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J. Cole and the (Early) Midlife Rap Crisis

‘The Off-Season’ is a portrait of a rapper transitioning to the next stage of his career. What comes next for him isn’t entirely clear.

Getty Images/Ringer illustration

Jermaine Cole is not a spring chicken. Recently, this collective realization washed over the internet in various ways. Twitter was aghast to learn that the 36-year-old Cole is slightly older than T-Pain. In both a documentary and magazine cover, Cole pondered retirement, despite being just 10 years removed from his debut album. The icing on the senior citizen cupcake arrived as the world watched the Fayetteville, North Carolina, rapper achieve his professional basketball dreams by coming off the bench for the Rwanda Patriots Basketball Club, where he was one of the oldest players on the roster.

The confusion surrounding J. Cole’s age is unsurprising considering his career has oscillated between younger-brother syndrome and elder statesman dreams. He began his career contractually under Jay-Z while operating in the artistic shadow of his idol, Kanye. Commercially and critically, he’s consistently pitted against peers like Drake and Kendrick, to the point a “Heart, Mind, Soul” graphic often recirculates with the tenacity of mono in a freshman dorm. He’s the rare artist who will devote an entire album to wagging his finger at the SoundCloud generation one minute and then come to terms with being rap’s middle child the next.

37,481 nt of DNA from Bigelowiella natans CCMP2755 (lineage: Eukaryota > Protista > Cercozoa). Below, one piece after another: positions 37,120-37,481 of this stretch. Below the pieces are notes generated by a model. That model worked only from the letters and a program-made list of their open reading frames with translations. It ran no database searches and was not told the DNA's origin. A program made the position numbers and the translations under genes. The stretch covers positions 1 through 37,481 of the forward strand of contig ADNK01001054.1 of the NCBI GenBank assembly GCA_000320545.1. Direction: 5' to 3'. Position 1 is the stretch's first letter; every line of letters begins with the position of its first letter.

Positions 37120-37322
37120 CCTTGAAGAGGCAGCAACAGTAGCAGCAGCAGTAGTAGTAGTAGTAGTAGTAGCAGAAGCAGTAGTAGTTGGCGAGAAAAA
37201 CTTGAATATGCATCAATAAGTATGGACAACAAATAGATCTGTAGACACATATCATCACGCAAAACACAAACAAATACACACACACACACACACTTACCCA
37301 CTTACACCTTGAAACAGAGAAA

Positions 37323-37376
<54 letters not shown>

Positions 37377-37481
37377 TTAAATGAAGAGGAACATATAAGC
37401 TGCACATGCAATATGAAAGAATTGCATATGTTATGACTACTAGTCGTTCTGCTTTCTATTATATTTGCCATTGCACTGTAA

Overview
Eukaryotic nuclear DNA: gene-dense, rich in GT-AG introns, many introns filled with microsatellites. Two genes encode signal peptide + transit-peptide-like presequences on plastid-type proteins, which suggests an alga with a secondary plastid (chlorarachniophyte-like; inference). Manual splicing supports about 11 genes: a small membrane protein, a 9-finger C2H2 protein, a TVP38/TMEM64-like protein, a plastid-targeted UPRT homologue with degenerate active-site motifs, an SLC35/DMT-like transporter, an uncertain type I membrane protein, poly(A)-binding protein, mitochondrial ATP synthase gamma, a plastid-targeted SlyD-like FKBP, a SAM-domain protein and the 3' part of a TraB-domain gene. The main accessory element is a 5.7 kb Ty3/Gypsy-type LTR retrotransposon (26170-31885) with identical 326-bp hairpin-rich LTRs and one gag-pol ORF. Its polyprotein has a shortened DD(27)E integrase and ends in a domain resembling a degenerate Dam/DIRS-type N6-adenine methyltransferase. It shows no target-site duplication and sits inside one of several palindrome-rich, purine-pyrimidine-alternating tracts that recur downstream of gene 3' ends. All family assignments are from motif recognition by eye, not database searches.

Ostensibly Cole’s sixth studio album, The Off-Season, released last Friday, is a belabored metaphor about the connection between basketball dreams and rap success. But at its most complex, it’s a project about aging and what happens to a rapper’s legacy, family, and ambitions when they’re closer to 40 than 30. For almost 40 minutes, Cole boasts about the fistfights and conquests of yore like an aging frat bro basking in the glow of homecoming weekend. In a genre still coming to terms with the mechanics of how to make compelling middle-age raps, The Off-Season is the rare record that mines what it’s like to say goodbye to one phase of life while constructing a playbook for another.

J. Cole has built his empire on a specific brand of nostalgia. It’s a world where your college days are your best days, stories about struggling to become a rapper are more narratively vital than any other topic, and referencing an amorphous golden age when rappers really rapped is the ultimate goal. In this vein, Cole speaks about his time at St. John’s University like Pusha T raps about cocaine. On The Off-Season’s first two songs, “95 South” and “Amari,” Cole reminisces about driving “back and forth from N.C. to New York when Jeezy had the crown” and talks about doing “80 on the interstate” to make it to class on time. But mostly the time period he recalls marks the biggest pivot in the Fayetteville MC’s life, when he decided to forgo a second tryout for the St. John’s basketball team in favor of pursuing a rap career.